Back in January, rumors emerged about the folks in charge of the Shanghai Auto Show and their efforts to retool the event. Though officials themselves wouldn't comment, those in the know said that bigwigs wanted to return the show to its "original spirit of showcasing auto technology and products".
One of the ways that organizers aimed to do that was by banning the scantily clad women who have typically stood alongside auto displays, sharing information about various vehicles and showing more than a little skin. In layman's terms, that meant 86ing the time-honored "booth babes".
Detroit News reports that the rumors have turned out to be true. Is this the way of the future, or will motor-show modesty be limited to China?
VROOM-VROOM VS. VA-VA-VOOM
At the current Shanghai Auto Show, organizers have insisted that representatives on the convention floor must cover up. Though it's unclear whether officials set detailed standards about hemlines, bodices, and such, it appears that automakers, tuners, and other booth-renters are playing it safe this year.
By all accounts, the atmosphere is far more businesslike, with all attention being focused on the cars. Conventional booth babes are nowhere to be seen, and in their place are fully dressed women brandishing tablet computers, loaded with details about the vehicles on view.
This isn't something that happened overnight, though. For years, the Shanghai Auto Show has been trying to class up the joint by adding cultural events like performances by modern dance troupes. (We can only hope they were better than those we've seen elsewhere.)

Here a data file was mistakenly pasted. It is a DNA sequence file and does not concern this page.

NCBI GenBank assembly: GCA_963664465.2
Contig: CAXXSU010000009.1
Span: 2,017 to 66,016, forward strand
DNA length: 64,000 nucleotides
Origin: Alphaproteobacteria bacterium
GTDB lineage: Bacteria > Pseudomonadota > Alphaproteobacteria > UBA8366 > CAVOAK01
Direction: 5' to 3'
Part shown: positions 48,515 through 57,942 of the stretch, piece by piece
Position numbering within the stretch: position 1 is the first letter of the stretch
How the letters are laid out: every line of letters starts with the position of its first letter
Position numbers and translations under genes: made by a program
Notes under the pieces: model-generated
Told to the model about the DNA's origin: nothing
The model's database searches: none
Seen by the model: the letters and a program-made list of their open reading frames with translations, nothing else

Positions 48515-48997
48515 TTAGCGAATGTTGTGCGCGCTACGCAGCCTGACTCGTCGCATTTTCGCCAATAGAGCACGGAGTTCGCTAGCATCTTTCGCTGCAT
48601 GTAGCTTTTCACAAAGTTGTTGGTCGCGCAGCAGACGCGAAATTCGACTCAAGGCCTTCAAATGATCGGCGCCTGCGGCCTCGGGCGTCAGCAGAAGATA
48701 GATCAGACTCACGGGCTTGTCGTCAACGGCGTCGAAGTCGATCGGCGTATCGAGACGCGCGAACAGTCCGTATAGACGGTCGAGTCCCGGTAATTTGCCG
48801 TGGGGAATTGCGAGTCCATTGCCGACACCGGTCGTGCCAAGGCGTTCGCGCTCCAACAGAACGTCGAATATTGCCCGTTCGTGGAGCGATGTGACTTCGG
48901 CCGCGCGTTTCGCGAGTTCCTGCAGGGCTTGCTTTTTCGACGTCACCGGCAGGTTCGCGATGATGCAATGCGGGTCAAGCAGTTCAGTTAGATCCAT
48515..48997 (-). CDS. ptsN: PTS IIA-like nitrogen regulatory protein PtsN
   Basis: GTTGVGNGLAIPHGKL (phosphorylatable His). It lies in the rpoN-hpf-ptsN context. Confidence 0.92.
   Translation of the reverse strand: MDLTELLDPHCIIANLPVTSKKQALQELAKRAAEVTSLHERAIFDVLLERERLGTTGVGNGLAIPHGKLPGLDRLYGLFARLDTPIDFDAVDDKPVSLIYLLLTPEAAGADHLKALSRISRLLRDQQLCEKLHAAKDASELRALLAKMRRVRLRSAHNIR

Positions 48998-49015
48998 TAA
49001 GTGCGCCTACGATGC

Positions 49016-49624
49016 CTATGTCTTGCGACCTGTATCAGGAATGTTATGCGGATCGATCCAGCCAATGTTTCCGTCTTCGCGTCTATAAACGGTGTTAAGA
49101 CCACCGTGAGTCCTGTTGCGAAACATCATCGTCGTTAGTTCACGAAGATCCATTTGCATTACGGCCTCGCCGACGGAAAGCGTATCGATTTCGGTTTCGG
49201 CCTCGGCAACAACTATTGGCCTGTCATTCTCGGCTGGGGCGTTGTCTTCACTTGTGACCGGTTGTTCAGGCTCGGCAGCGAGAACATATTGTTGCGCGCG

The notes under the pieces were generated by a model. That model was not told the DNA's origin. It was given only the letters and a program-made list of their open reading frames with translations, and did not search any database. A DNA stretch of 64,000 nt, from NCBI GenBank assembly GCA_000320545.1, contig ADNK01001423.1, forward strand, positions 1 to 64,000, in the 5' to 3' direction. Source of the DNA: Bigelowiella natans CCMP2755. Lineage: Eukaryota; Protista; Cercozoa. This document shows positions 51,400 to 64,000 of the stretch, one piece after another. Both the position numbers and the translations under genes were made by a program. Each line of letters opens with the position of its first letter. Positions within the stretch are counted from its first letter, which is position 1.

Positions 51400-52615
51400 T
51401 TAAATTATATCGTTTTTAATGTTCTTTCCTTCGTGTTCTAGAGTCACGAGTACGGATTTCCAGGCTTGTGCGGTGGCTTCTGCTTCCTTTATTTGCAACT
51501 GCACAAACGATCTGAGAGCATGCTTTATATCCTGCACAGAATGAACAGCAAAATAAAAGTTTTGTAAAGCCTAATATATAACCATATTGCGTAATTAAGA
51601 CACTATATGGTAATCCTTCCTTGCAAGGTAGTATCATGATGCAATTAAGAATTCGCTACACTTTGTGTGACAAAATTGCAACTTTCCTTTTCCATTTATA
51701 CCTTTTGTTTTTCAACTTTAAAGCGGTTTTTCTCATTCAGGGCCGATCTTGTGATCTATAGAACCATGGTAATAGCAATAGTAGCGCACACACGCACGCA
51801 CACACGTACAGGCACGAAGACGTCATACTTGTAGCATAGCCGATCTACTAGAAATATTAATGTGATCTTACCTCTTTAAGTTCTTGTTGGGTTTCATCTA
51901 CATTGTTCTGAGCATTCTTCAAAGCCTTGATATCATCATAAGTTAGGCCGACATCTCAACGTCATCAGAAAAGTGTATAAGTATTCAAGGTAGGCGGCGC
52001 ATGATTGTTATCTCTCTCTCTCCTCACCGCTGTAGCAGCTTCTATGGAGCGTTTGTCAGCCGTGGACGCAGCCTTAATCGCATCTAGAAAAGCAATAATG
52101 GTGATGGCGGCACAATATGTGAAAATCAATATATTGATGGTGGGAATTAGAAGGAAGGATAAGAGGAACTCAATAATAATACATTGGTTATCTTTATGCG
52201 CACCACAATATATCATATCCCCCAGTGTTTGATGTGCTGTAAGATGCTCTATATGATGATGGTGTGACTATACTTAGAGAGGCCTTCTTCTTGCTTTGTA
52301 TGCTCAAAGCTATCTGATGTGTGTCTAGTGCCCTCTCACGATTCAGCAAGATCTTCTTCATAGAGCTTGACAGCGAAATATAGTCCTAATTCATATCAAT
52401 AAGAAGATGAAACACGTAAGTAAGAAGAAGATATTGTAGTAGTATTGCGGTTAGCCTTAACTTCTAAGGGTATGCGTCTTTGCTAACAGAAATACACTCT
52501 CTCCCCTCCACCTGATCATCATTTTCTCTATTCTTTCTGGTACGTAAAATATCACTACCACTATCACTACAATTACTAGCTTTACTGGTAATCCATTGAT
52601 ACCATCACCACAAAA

However, the shift does raise two questions: (1) will this trend have legs, and if so, (2) how far will it travel?
WILL DETROIT GO DEMURE?
Auto shows aren't the only conventions to employ models in skimpy outfits. Have any of you been to a boat show lately?
By our non-scientific estimation, though, the number of people who find T&A to be the star of the auto show is small, and getting smaller. (Then again, we tend to be there on press days, surrounded by hordes of jaded journalists, so our impressions could be off.) Frankly, the whole phenomenon seems very retro, like something that Gloria Steinem would've gone undercover to investigate during the Kennedy administration.
If those impressions are correct, we'd expect that auto shows will change and modernize over time. At the very least, we'd expect that booth babes will be able to dress more warmly down the road.
That said, there's no guarantee that Shanghai's sudden cover-up policy will spread to other motor shows overnight.
China is in a curious position right now -- a fairly unique one. The country is experiencing massive growing pains rooted in tensions between a growing, aspirational middle class and political officials reluctant to cede control to market forces. The former want the material goods and the lifestyles they see in movies and online, while the latter want to keep legal and social strictures in place.
In a nutshell, officials are still very concerned about the Big D: Decadence, generally considered a product of the West. Decadence comes in many forms, from conspicuous consumerism to easy access to pornography. And while many people view booth babes as fairly innocent examples of female sexuality, China's modesty-minded tastemakers and policy-setters are probably a little zealous right now.
Booth babe fans shouldn't despair, though. Sex will always sell. The only thing that will change is how it's packaged. China may be covering up now, but if history is any guide, something will eventually drop.